Last blog we opened our eyes to exciting possibilities transforming industries like financial services, and now we’ll go “beyond,” in honor of this month’s Spark blog theme. Every time we get closer to customer passions and expectations, we realize the very nature of a business can go beyond anything ever seen before. What once looked and acted like a bank, today might appear in an entirely different form.
As Superman bystanders once remarked, eyes up to the sky: “Is it a bird? Is it a plane? No, it’s Superman!” Here are two examples of banking companies going beyond their traditional forms to service vastly different customer needs.
“Banking with Friends”
As Accenture highlights on how banking is now agile, Imagine playing online games — trading virtual currency, for example. Or helping crowd-fund your pet projects. Now imagine doing both while checking the status of your bank account. What about logging into your bank through Facebook Connect and letting Facebook “likes” determine the interest rate on your accounts? The more different customers who “like” the rate, the higher it goes.
Germany’s Fidor Bank embraces technology to deliver all of this, and plenty of practical financial services besides. Its customers can discuss their requirements and share ideas via chat rooms, for instance, with the bank’s specialist advisors, who are always on hand to help. Fidor has no sales staff. It relies on its online community to recommend it to others and also propose product innovations — hence Fidor’s description of its clients’ experience as “banking with friends.”
There’s a lot more to Fidor than friends having fun, however. The Munich-based, online-only institution has attracted people who lost confidence in mainstream finance during the downturn and now demand a different banking experience. They want more personalized, engaging and responsive engagement that is connected to their everyday interests. Fidor is fulfilling those needs by leveraging new digital technologies — social media, in particular —that define its customers’ lives.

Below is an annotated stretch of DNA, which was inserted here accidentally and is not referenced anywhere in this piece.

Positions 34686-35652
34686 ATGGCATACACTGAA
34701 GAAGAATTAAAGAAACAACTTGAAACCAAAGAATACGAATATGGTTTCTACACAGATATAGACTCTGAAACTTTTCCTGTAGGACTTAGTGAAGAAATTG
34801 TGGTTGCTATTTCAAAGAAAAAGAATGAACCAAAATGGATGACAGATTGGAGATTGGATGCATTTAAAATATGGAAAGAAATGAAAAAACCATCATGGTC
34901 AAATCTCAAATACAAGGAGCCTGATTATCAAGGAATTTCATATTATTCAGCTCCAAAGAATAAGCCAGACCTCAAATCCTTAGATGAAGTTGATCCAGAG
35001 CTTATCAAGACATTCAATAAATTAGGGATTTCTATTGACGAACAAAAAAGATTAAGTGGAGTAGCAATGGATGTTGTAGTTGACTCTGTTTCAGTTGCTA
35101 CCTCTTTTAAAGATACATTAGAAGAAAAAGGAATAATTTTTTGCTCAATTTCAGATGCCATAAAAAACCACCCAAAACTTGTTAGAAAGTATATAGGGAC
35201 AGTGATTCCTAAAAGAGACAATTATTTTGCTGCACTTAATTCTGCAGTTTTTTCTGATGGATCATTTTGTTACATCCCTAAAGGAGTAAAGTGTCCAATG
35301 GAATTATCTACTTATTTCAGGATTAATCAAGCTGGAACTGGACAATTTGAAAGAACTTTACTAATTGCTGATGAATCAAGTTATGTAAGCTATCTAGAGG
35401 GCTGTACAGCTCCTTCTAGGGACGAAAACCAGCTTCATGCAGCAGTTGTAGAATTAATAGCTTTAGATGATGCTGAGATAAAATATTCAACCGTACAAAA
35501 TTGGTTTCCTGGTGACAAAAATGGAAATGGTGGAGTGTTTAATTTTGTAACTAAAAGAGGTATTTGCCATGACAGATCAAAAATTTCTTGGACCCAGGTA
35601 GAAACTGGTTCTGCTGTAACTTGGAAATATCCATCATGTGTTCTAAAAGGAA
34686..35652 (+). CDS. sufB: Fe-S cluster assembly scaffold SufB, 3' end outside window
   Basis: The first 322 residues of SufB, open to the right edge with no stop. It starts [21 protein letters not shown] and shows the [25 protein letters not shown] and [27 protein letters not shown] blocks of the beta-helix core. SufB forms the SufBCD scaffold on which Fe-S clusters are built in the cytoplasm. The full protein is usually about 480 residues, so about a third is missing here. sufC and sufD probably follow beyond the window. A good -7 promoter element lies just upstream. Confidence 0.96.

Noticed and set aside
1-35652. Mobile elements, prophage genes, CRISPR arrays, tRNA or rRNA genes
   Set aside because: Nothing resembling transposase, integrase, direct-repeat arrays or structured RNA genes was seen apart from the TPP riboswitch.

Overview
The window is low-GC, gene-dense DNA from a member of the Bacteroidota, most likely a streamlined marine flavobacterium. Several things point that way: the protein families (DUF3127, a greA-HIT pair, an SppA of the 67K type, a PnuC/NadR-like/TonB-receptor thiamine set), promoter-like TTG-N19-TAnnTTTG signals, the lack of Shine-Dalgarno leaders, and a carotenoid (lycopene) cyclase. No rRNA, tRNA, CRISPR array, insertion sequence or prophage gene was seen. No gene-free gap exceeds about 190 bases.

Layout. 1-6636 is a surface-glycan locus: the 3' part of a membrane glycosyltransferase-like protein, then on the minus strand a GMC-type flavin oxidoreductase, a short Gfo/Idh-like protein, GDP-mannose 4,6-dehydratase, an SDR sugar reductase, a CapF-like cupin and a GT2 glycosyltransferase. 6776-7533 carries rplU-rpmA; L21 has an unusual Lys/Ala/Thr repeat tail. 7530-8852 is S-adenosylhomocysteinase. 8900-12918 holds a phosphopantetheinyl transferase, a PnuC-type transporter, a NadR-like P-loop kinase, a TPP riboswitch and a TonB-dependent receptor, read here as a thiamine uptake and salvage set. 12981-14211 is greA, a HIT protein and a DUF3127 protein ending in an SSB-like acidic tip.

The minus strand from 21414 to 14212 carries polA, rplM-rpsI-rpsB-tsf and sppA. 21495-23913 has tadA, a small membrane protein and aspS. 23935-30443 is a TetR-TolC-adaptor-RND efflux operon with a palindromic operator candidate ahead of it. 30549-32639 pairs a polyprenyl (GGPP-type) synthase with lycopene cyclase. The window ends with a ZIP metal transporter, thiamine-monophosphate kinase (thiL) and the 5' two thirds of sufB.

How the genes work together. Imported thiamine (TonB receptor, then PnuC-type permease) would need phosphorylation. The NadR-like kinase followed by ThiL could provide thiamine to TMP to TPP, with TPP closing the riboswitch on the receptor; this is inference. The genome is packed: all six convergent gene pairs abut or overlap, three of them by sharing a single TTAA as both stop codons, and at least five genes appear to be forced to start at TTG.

Tapping the Entrepreneurial Spirit
Halfway around the globe, Commonwealth Bank of Australia (CBA), meanwhile, has developed a range of mobile and online services to satisfy a diversity of its customers’ everyday needs. A guide to real estate taps into a core area of investment interest among the bank’s community. An app lets customers make peer and commercial payments via email addresses, mobile phone numbers and Facebook IDs.
For the savvy entrepreneurs in its prospect base, CBA is partnered with startup Kounta to deliver a Point of Sale app for its Albert tablet. The app helps customers reduce how many different systems and steps are involved in simply running their daily business, while greatly expanding their metrics and analytics capabilities.
All of these experiences and technology investments fit the lifestyle of CBA’s customer base. They leverage new digital methods, platforms, and social media to bring new services to life.
What I also find exciting about both of these customer examples is that they have already looked at their value chain and applied solid data analytics (which we prescribed in our last blog). Now they are going beyond traditional business and instituting their superpowers — acting on their discovered insights. The new shapes and forms of their services have engaged different segments of customers. At the same time, the essence of each bank’s brand and trust has been carried forward.
As we will see in our next blog, the innovation does not stop there, as industries become “tech-mixologists.” More on that in May. But meanwhile, what do you think about banks taking on new shapes and forms in our digital world? Think about your different roles, perhaps as enterprise IT leaders and banking consumers — where do you see opportunities or great examples of banking’s evolution?